Model Based Optimization of Spinal Cord Stimulation
Chronic pain is a distressing, prevalent, and expensive condition that is not well understood and difficult to treat. Spinal cord stimulation (SCS) has emerged as a viable means of managing chronic pain when conventional therapies are ineffective, but the efficacy of SCS has improved little since its inception. The mechanisms underlying SCS, in particular the neuronal responses to SCS, are not well understood, and prior efforts to optimize SCS have focused on electrode design and spatial selectivity without considering how the temporal aspects of SCS (stimulation frequency, pattern) may affect neuronal responses to stimulation. The lack of a biophysical basis in prior attempts to optimize therapy may have contributed to the plateau in the clinical efficacy of SCS over time. This dissertation combines computational modeling and in vivo electrophysiological approaches to investigate the effects of SCS on sensory neuron activity in the dorsal horn and uses the insights gained from these experiments to design novel temporal patterns for SCS that may be more effective than conventional therapy.
To study the mechanisms underlying SCS, we constructed a biophysically-based network model of the dorsal horn circuit consisting of interconnected dorsal horn interneurons and a wide dynamic range (WDR) projection neuron and representations of both local and surround receptive field inhibition. We validated the network model by reproducing cellular and network responses relevant to pain processing including wind-up, A-fiber mediated inhibition, and surround receptive field inhibition. To quantify experimentally the responses of spinal sensory projection neurons to SCS, we recorded the responses of antidromically identified sensory neurons in the lumbar spinal cord during 1-150 Hz SCS in both healthy rats and neuropathic rats following chronic constriction injury (CCI). In a subset of rats, we additionally assessed the impact of GABAergic inhibition on spinal neuron responses to SCS by conducting SCS experiments following the intrathecal administration of bicuculline, a GABAA receptor antagonist, and CGP 35348, a GABAB receptor antagonist. Finally, we used the computational model to design non-regular temporal patterns capable of inhibiting sensory neuron activity more effectively than conventional SCS and at lower equivalent stimulation frequencies than clinical standard 50 Hz SCS, and we experimentally validated model predictions of the improved efficacy of select patterns against conventional SCS.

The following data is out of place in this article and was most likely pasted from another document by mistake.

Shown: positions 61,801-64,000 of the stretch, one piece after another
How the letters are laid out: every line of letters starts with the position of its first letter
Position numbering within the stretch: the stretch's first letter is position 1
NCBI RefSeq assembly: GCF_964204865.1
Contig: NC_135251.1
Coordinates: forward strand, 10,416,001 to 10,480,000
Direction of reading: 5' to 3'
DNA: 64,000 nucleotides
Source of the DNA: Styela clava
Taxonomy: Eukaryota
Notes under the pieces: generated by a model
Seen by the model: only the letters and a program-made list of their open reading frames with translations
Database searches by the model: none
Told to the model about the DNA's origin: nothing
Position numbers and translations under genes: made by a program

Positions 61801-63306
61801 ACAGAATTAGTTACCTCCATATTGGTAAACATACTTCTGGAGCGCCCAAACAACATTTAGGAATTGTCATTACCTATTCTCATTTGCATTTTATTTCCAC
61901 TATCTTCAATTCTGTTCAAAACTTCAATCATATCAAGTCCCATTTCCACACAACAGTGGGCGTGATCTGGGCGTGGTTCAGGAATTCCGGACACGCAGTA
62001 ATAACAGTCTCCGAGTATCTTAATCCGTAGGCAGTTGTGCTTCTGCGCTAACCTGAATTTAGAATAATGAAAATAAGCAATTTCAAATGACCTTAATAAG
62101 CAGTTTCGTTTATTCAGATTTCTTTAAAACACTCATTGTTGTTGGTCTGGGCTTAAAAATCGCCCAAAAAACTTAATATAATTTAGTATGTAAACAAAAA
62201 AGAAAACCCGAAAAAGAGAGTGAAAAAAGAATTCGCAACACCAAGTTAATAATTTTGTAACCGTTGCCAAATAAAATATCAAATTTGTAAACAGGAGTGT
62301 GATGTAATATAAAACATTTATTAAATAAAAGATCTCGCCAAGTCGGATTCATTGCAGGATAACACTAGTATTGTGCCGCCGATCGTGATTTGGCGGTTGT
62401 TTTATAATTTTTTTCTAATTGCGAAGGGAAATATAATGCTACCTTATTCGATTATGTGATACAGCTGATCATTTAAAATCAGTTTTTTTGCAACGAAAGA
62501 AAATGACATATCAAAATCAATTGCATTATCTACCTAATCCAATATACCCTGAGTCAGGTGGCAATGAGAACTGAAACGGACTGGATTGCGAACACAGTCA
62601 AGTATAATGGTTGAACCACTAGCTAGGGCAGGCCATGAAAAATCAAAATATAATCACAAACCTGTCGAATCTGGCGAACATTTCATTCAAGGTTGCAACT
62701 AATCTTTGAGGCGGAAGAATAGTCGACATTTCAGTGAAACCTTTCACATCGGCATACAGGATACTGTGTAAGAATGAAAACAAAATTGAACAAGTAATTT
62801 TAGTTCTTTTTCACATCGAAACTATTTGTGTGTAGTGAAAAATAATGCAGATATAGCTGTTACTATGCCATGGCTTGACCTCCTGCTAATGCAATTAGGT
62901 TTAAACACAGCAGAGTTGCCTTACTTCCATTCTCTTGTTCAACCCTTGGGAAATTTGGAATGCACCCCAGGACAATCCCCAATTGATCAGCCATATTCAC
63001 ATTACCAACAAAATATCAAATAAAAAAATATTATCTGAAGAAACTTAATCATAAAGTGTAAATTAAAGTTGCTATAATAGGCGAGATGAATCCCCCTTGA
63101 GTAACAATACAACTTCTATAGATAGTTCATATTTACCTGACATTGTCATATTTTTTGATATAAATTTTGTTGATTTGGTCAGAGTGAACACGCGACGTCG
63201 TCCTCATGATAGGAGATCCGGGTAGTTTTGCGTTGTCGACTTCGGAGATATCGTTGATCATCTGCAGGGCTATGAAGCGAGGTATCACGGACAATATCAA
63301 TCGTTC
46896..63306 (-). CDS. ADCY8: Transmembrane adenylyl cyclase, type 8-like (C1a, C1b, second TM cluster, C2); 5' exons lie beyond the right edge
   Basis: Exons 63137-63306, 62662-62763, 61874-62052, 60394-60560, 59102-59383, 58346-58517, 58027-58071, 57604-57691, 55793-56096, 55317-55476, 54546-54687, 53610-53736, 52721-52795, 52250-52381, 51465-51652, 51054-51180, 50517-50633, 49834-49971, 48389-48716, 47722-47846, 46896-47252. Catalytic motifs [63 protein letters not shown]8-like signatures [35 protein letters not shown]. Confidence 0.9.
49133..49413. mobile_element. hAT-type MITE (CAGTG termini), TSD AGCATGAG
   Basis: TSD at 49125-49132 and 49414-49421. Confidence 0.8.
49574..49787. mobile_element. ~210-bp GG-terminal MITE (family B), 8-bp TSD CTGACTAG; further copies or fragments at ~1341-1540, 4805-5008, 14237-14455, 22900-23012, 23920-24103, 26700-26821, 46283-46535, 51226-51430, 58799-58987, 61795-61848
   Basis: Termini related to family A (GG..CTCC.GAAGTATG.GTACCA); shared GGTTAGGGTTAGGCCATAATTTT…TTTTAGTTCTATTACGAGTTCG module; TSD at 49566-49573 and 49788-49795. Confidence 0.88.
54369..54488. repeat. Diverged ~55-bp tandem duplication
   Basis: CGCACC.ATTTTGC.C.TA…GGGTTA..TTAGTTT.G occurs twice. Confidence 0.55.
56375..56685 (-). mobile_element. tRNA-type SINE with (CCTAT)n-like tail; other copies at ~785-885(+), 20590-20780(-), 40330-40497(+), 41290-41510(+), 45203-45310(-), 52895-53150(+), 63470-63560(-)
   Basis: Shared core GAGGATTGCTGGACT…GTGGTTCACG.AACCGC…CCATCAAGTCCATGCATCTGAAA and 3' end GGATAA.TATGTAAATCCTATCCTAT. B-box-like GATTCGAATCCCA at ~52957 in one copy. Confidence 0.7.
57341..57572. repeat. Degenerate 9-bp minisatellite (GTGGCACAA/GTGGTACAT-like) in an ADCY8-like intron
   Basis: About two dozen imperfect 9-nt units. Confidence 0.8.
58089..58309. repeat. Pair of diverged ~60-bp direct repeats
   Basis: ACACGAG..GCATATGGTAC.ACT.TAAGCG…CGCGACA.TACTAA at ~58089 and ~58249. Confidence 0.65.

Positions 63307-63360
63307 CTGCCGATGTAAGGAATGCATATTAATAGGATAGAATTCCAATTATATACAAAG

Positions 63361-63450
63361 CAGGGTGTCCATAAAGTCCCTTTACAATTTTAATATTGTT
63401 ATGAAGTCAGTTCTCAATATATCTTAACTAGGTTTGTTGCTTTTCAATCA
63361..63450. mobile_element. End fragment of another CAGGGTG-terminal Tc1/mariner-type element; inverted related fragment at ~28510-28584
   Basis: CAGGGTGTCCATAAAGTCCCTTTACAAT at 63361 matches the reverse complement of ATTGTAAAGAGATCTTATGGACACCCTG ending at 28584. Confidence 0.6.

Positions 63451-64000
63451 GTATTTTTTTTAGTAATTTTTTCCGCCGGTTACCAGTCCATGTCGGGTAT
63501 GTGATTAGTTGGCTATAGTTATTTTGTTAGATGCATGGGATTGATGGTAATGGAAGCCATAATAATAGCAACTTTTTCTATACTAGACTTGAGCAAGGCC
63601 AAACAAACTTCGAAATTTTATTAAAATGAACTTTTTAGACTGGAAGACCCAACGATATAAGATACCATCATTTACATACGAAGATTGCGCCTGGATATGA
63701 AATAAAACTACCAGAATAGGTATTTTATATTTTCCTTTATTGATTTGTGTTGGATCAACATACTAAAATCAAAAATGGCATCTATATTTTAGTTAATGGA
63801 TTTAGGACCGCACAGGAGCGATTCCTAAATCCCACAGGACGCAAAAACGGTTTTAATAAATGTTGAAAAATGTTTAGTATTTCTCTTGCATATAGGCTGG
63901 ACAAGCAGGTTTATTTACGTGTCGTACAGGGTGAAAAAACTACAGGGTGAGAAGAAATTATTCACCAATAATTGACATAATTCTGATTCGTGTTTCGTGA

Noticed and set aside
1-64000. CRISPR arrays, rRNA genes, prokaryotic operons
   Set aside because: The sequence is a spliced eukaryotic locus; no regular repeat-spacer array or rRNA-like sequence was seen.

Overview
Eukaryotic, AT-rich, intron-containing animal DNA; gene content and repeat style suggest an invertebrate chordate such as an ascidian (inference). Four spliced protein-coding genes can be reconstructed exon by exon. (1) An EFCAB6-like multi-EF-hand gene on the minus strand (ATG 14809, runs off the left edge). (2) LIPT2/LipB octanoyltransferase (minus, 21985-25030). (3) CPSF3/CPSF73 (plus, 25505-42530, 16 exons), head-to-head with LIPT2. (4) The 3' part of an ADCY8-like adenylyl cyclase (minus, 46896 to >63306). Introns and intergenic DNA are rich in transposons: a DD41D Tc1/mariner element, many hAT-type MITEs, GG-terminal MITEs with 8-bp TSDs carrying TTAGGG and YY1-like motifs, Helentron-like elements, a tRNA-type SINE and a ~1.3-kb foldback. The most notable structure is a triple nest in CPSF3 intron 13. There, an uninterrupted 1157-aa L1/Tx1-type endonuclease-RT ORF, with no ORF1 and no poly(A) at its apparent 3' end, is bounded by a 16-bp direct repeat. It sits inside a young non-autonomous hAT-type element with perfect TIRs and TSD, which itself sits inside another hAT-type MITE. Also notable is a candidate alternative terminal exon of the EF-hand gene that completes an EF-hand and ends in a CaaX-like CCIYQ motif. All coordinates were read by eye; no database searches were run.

Computational modeling revealed that the response of spinal sensory neurons to SCS depends on the SCS frequency; SCS frequencies of 30-100 Hz maximally inhibited the model WDR neuron consistent with clinical reports, while frequencies under 30 Hz and over 100 Hz excited the model WDR neuron. SCS-mediated inhibition was also dependent on GABAergic inhibition in the spinal cord: reducing the influence GABAergic interneurons by weakening their inputs or their connections to the model WDR neuron reduced the range of optimal SCS frequencies and changed the frequency at which SCS had a maximal effect. Experimentally, we observed that the relationship between SCS frequency and projection neuron activity predicted by the Gate Control circuit described a subset of observed SCS-frequency dependent responses but was insufficient to account for the heterogeneous responses measured experimentally. In addition, intrathecal administration of bicuculline, a GABAA receptor antagonist, increased spontaneous and evoked activity in projection neurons, enhanced excitatory responses to SCS, and reduced inhibitory responses to SCS, consistent with model predictions. Finally, computational modeling of dual frequency SCS, implemented by delivering two distinct frequencies simultaneously to distinct fiber populations, revealed frequency pairs that were more effective at inhibiting sensory neuron activity than equivalent conventional SCS and at lower average frequencies than clinically employed 50 Hz SCS. Experimental assessments of the effect of dual frequency SCS on spinal sensory neurons confirmed model predictions of greater efficacy at lower equivalent stimulation frequencies and suggest the use of non-regular temporal patterns as a novel approach to optimizing SCS. The outcomes of this dissertation are an improved understanding of the mechanisms underlying SCS, computational and experimental tools with which to continue the development and improvement of SCS. The insights and knowledge gained from the work described in this dissertation may result in translational applications that significantly improve the therapeutic outcomes of SCS and the quality of life of individuals affected by chronic pain.
Gate Control Theory
Spinal Cord Stimulation
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